Posted by on 23 Apr 2021
A business and cultural megacenter that's home to tens of millions of people, Tokyo is also the crossroads where the Japanese interact with citizens from all over the world. The media love to focus on Harajuku's vibrant fashion, robot restaurants, maid cafes and the passionate uberfans known as otaku. As fast-paced as Tokyo’s innovation is, the metropolis is just as devoted to preserving tradition through its historical gardens, shrines and temples.
Known for its extreme attention to detail, Japan's capital is home to some of the best Japanese food in the country, with 234 Michelin-starred restaurants—more than any other city. Whatever your cultural interests are, Tokyo is likely to have you covered. Home to many world-class art galleries and museums, staggeringly diverse nightlife options and cutting-edge technology, you'll never be stuck for things to do or places to go in Tokyo.
When to visit
Tokyo has four distinct seasons. Tokyo in the spring is mild followed by hot and humid summers punctuated with typhoons. Autumn in Tokyo is cool and fresh, followed by cold winters. Snow is rare but has been known to fall in the first few months of the year.
- Spring (March to May): See the city take on a gentler appearance as the plum blossoms and cherry blossoms flower. Stretch out on a mat, drink sake and eat Japanese dumplings under the blooms at Shinjuku Gyoen, Yoyogi, Ueno or Inokashira parks
- Summer (June to August): Enjoy one of Japan's largest fireworks displays at the Sumida River. Head for Mt. Takao for its seasonal beer garden and to see some fireflies.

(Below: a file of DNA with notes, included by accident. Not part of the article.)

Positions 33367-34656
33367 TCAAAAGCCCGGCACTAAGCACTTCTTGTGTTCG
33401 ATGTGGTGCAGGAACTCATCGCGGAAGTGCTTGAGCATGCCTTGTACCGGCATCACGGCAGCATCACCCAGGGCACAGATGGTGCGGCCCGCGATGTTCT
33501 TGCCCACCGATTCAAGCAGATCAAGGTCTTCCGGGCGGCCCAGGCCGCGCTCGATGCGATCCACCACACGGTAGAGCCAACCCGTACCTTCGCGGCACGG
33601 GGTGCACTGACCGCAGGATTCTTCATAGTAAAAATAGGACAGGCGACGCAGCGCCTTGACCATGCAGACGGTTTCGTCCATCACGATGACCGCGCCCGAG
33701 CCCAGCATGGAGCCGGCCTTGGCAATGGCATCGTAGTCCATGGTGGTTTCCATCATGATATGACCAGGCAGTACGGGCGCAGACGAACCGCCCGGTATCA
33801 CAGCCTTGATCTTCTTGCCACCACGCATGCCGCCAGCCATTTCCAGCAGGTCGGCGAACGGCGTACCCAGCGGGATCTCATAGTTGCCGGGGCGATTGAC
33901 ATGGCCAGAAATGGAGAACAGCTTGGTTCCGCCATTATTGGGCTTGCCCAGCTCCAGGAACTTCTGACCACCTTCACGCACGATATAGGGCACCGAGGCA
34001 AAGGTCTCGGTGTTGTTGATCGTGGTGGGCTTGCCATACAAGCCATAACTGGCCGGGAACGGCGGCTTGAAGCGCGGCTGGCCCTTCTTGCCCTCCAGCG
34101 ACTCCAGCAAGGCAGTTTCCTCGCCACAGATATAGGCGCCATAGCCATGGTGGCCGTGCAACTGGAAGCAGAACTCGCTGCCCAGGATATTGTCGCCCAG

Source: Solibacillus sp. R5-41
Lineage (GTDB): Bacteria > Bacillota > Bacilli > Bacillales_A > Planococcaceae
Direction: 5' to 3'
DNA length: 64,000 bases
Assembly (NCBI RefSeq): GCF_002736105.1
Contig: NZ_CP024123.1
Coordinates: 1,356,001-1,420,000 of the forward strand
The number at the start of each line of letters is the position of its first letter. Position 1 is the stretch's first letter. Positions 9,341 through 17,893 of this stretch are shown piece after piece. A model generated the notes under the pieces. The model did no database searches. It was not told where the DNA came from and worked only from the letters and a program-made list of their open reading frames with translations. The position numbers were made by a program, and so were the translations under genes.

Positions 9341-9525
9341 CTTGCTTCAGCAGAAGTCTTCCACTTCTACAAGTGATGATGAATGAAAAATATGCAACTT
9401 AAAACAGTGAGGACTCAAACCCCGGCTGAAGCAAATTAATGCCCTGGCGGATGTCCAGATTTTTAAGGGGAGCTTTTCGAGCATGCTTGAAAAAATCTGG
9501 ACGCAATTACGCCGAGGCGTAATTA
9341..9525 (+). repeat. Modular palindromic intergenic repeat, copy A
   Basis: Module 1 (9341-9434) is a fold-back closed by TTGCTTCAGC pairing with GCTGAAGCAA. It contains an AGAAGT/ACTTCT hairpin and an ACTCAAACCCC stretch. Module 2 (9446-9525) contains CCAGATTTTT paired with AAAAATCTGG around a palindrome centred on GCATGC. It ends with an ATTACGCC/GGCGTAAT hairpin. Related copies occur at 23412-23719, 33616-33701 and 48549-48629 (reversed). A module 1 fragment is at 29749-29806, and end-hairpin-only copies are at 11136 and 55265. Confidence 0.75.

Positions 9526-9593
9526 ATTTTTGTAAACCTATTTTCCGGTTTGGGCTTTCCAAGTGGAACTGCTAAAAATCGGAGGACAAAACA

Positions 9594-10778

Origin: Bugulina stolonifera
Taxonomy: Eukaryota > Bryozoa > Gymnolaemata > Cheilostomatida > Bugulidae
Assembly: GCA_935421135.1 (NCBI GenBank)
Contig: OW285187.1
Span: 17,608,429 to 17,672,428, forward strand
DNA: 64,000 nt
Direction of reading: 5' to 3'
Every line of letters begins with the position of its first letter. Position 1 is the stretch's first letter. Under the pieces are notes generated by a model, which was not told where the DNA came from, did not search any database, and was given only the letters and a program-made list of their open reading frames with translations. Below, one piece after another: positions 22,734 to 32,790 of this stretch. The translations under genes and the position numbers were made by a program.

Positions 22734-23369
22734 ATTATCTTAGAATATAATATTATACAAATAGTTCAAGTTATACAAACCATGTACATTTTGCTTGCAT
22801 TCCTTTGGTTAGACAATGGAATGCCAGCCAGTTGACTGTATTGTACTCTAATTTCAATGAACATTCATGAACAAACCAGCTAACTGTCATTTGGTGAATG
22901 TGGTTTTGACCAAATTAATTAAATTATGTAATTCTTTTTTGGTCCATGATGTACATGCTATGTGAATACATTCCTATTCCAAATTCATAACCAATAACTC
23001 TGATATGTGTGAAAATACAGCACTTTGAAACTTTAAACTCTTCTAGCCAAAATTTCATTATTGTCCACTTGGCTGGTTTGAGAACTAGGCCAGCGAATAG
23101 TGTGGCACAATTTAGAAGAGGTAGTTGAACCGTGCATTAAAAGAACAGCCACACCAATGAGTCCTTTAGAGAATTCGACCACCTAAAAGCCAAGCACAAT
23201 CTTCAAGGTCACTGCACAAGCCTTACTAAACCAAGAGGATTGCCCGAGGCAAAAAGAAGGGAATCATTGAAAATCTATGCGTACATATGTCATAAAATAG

- Autumn (September to November): Visit gardens such as Koishikawa Korakuen, or hike the Okutama mountains for fantastic fall foliage. Temperatures cool but the event calendar heats up with the Tokyo Game Show and Tokyo International Film Festival.
- Winter (December to February): Winter illuminations appear throughout the city, ice-skating rinks open and revelers crowd Sensoji Temple and Meiji-jingu Shrine for New Year pilgrimages and festivities.
Osaka is only a short shinkansen ride from Tokyo, but has a very different personality to Japan's capital city. Hop off the bullet train into an area of exciting nightlife, delicious food and straight-talking, friendly locals.
Along with plenty of shopping and modern attractions, Osaka also has a historical side, the highlight of which is Osaka Castle. The castle is a great place to discover more about Japanese history and to wander the beautiful grounds, especially during cherry blossom season in April when the sakura blooms and the weather is often at its best.
When to visit
- Spring (March to May): A sea of pink fills the prefecture's parks and boulevards, and the city comes out in full force to celebrate the gorgeous views at Osaka Castle, Yodogawa Riverside Park and the Osaka Mint.
- Summer (June to August): Festive spirits and outdoor amusements take everyone's minds off the stifling heat. Osaka's foremost festival, the Tenjin Matsuri, thrills the crowds and many head for the prefecture's southern beaches. Frequent firework displays brighten the night.
- Autumn (September to November): As summer's humidity dissipates, the leaves turn fiery red and provide a striking backdrop for outdoor adventure. The Midosuji Parade brings a vibrant procession of floats and marching bands down Osaka's grand boulevard.
- Winter (December to February): Holiday illuminations light up the urban areas and end-of-year festivities get into full swing. Runners from all over the world gather for the Osaka International Women's Marathon.